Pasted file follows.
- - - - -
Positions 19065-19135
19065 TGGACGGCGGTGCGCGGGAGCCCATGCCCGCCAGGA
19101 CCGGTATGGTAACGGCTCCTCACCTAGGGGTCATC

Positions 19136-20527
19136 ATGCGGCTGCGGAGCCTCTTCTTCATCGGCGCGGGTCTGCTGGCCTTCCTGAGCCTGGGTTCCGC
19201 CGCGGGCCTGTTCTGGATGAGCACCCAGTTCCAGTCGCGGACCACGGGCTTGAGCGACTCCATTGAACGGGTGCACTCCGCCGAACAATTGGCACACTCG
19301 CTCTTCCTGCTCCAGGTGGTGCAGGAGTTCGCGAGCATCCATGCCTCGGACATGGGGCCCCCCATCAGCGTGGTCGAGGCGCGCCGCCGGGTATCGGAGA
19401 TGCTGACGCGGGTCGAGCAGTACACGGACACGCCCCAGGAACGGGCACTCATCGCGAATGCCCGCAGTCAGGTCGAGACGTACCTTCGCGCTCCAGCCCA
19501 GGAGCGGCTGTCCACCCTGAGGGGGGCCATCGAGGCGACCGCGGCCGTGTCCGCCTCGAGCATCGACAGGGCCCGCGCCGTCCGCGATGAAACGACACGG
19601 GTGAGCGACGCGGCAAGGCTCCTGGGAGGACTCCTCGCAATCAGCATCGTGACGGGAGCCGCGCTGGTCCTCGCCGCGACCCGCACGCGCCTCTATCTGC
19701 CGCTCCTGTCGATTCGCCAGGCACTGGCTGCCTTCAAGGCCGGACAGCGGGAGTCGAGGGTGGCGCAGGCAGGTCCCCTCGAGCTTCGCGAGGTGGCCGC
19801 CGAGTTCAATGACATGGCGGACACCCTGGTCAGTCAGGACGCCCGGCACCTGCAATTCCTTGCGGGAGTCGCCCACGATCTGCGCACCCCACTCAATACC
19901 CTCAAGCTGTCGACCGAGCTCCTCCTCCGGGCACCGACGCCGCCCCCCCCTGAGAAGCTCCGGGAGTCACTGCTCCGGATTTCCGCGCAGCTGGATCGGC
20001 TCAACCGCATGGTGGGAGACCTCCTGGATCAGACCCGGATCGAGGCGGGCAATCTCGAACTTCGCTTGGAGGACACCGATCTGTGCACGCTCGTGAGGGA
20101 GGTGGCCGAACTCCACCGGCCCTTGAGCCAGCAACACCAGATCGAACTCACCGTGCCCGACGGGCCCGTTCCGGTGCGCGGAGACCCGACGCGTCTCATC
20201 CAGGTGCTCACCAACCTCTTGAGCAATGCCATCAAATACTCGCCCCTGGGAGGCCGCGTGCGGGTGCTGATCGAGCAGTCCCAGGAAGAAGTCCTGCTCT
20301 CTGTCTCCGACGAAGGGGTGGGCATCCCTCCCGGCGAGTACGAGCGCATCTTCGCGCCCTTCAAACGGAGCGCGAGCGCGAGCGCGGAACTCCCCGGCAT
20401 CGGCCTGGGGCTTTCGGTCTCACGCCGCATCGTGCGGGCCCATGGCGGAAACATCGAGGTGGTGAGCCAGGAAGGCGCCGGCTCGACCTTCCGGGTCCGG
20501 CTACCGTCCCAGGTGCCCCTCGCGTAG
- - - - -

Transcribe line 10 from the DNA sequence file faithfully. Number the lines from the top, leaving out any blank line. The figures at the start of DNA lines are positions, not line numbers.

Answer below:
19601 GTGAGCGACGCGGCAAGGCTCCTGGGAGGACTCCTCGCAATCAGCATCGTGACGGGAGCCGCGCTGGTCCTCGCCGCGACCCGCACGCGCCTCTATCTGC